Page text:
Olympic hammer thrower Amber Campbell is in peak physical condition, she told the Indy Star, but by her measurements – 5’7″ and 200 lbs. – she could be considered obese.
“I’ll never be 135 lbs. at 5-foot-7,” said Campbell. “If I were 135 lbs., I couldn’t throw a hammer. It’s not about being wispy and thin. To be a good athlete, you have to be strong.”
And strong she is. Now in her third Olympics, 35-year-old Johnson recently set a record at the U.S. trials, throwing 242 feet, 10 inches.
But Campbell didn’t always embrace her figure, she told the Star. It took time for the athlete to realize it was “not about how I looked, but how I felt.”
Similarly, shot putter Felisha Johnson, 27, has pride in her “muscular and bigger” shape.
Said the Olympian, who is 6’1″ and 280 lbs., “If you want to be an athlete, your body is going to be totally different.”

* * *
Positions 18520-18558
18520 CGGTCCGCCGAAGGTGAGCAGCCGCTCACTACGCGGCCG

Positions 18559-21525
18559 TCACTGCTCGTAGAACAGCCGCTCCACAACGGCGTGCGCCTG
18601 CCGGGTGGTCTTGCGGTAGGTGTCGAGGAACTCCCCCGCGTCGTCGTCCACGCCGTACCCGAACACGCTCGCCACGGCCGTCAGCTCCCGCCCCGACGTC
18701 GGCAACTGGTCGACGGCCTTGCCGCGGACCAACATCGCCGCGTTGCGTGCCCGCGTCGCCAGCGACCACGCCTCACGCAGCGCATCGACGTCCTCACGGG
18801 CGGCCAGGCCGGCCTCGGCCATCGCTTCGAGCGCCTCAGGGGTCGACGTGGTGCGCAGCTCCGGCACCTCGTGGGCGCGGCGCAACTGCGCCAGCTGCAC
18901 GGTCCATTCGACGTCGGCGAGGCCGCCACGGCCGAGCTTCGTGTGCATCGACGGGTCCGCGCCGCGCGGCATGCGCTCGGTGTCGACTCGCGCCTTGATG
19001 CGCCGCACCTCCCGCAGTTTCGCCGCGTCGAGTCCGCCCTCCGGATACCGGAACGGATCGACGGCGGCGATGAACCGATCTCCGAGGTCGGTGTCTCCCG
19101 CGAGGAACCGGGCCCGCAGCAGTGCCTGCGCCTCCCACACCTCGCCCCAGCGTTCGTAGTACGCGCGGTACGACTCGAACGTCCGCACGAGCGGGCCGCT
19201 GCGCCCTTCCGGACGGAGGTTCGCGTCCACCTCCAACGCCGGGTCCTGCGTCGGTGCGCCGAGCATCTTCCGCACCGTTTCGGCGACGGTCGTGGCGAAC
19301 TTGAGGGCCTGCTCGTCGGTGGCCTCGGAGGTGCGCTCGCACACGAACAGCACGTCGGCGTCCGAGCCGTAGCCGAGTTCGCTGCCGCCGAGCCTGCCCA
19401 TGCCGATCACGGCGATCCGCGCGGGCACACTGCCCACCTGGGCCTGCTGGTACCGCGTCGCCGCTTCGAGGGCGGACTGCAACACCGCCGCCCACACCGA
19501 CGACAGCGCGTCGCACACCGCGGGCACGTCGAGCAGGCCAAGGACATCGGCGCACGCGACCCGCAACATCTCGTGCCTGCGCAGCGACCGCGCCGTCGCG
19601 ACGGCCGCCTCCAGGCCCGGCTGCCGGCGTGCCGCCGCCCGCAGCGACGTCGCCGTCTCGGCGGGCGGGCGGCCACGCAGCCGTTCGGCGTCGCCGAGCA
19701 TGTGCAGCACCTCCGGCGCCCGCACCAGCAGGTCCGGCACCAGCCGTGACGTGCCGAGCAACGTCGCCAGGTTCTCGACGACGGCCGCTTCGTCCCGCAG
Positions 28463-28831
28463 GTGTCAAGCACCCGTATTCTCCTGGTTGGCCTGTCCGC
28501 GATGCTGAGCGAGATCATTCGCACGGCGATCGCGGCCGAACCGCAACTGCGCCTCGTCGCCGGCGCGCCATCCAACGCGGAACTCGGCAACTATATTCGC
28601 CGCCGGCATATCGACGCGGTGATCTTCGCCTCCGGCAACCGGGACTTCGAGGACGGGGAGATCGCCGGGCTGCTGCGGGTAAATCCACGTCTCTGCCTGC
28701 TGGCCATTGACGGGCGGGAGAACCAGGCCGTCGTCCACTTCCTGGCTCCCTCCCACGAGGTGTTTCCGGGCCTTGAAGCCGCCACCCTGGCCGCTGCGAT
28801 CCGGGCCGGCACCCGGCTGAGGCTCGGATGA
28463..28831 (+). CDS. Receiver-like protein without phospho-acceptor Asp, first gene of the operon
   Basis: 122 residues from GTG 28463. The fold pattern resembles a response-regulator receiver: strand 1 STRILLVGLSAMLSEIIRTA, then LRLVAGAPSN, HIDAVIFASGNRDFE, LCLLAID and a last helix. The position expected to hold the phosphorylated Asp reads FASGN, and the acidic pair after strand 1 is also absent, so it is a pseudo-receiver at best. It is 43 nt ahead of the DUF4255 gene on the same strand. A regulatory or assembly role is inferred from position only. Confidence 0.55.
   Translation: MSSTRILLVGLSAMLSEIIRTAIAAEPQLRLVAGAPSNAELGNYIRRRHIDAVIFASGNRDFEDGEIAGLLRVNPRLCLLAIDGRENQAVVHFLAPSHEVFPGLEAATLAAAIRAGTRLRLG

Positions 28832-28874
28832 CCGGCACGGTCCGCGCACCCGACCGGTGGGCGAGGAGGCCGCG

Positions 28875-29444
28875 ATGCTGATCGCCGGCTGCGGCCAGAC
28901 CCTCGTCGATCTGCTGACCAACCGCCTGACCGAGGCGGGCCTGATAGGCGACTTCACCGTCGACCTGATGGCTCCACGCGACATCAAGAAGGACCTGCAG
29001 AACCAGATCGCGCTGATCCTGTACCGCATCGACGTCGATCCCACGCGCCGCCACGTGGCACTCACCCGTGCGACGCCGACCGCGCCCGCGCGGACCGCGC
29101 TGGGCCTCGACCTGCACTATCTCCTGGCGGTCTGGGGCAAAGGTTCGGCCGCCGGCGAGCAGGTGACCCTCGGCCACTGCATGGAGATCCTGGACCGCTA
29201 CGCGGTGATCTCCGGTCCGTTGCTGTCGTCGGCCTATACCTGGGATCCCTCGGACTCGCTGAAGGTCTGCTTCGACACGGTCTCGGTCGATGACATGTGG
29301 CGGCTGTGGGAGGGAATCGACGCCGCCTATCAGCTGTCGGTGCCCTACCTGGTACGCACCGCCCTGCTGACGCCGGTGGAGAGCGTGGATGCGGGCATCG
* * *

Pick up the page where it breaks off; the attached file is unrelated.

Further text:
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That self-confidence doesn’t spare her from rude remarks, though. She said people “in the outside world” make comments like, “‘You’re huge. How much do you bench?’ ”
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According to a 2015 study by the NCAA Sport Science Institute, The Female Athlete Body Project – which was cited by the Star – more than 25 percent of female athletes restrict their eating. These dietary decisions lead many competitors to fall behind in the number of calories needed to support their lifestyles.
“I used to spend time wishing my limbs were skinnier or I had a firmer behind,” said Kara Winger, who will compete for Team U.S.A. in the javelin throw. “But in the past few years, I’ve really honed in on how good my body feels when I’m in great competition shape.”